IE. -2.0EV on camera and +2.0EV on flash will give you a normal flash exposure whilst underexposing the ambient by 2 stops. +1.0EV on camera and -1.0EV will give you a one stop boost in ambient whilst keeping the flash exposure normal. Once you get this concept it's pretty easy to figure out how to adjust flash and ambient exposure independently.
RE: http://www.nikonians.org/dcforum/DCForumID71/15876.html Although the camera in question is the D2x, it applies to all iTTL DSLRs + SB600/SB800.
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#5. "RE: Manual fill flash metering" | In response to Reply # 4Chan Tran Registered since 04th Dec 2003Tue 09-May-06 05:50 PM
I think using TTL method is best for simple outdoor shots. Using a flash meter is most accurate but slow. I can handle the GN calculation without a problem but I found that most flash manufacturers inflated their published GN and the 1/3 step manual power controls are not consistent. If you insist on using the GN method I would recommend using either a programmable calculator or a program running on a Pocket PC or Palm or prepare some charts.
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#6. "RE: Manual fill flash metering" | In response to Reply # 0
>I don't want to use TTL because I am trying to be less lazy in my photography and to understand more fully the interactions of ambient and artificial light, distance, and exposure.>
Ok, here is what I do.
First I only do this when I have a static subject who is going to be at a fixed an unchanging distance. Otherwise I use TTL or TTL-BL.
Set your camera to MANUAL mode. Figure out what the proper exposure for the background is before your subject is in the mix.
This really depends on what you are trying to catch.
Lets say youve got a green bush, a blue sky and white clouds. None of these will be lit by the flash.
If I expose for the bush the sky will be white and the clouds will not exist.
If I expose for the blue sky the bush will be dark, the clouds will be all white with no detail
If I expose for the clouds the sky will be a dark blue, the bush much darker but Ill have puffy cloud detail.
It depends on what you want from your shot.
So you set your background exposure.
Next pace the range to target off. Say 12 feet.
With your Flash in GN or Manual Mode (doesnt matter they do the same thing) move your power up or down until you have dialed the range in (say 12 feet and your at 1/64th power or whatever) on the back of the flash. Let it do the math.
This is your starting point. Take a shot and evaluate your exposure on the LCD. You may have to increase/decrease power. Make notes, mental or otherwise about the lighting conditions.
Essentially the higher the contrast of the scene (bright backlit sunny day vs overcast clouds) the more power you are going to have to put into the flash. On the SB-800 each bump is 1/3 of an EV.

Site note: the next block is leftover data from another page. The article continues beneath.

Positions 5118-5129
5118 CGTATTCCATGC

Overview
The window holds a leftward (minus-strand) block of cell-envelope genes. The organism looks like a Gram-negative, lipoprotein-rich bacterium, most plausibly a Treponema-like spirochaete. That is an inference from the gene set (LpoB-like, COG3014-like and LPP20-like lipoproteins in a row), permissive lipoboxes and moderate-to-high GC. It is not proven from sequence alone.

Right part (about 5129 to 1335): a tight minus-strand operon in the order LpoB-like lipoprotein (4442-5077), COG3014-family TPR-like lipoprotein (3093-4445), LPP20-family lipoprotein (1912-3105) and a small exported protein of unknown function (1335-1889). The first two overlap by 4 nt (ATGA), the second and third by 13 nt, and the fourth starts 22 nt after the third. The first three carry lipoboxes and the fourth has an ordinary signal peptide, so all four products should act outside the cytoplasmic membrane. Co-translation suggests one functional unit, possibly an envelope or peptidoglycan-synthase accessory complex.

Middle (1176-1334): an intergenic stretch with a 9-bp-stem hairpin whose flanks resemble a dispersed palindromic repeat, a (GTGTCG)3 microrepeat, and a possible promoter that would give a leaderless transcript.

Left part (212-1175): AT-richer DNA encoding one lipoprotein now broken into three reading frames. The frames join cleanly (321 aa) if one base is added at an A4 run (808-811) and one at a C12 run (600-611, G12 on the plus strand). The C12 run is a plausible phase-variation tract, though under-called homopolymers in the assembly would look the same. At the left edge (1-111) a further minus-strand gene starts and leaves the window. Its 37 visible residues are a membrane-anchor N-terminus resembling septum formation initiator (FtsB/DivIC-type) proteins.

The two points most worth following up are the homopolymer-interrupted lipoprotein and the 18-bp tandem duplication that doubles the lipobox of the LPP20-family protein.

Eventually you will learn how much the indicator on the flash is off by. Ive discovered that with rough range estimation (pacing it off) on bright sunny days I have to increase exposure by +2/3 EV from state range for normal skin tones. Really pale people maybe 1/3, really dark +1 whole EV.
Its not something you can always accurately calculate or meter. Consider a person dressed in aluminum foil in the shade. With no direct sunlight on the clothing it will meter and go into your equations the same as some guy in a light gray suit. But it has reflectivity very different from cloth and a standard flash dosage will blow it out. So many things in photography become subjective rather than formulaic.
With time and experience you will develop either notes or memories that in this kind of light we need X compensation from the standard. Thats the main advantage of going manual is that you control the standard. TTL is nice but it can be inconsistent from place to place, shot to shot, subject to subject. In manual mode +2/3 EV up from 12 feet or 1/32 power will always be the output. Its just that you, not the camera needs to decide how much output it should be.
Thats were the beauty of digital comes in, shoot, look, correct, shoot, look, correct etc. Purists might call it lazy but I dont think so, if used properly its accelerated learning. You just have to have discipline to actually LEARN rather than just let the camera do the thinking or shoot away in fix it in post process.
Once youve learned you should be able to find your exposure in 2-3 shots and then you are golden until something changes. Even pros back in the film days would often bracket 3 shots for one scene.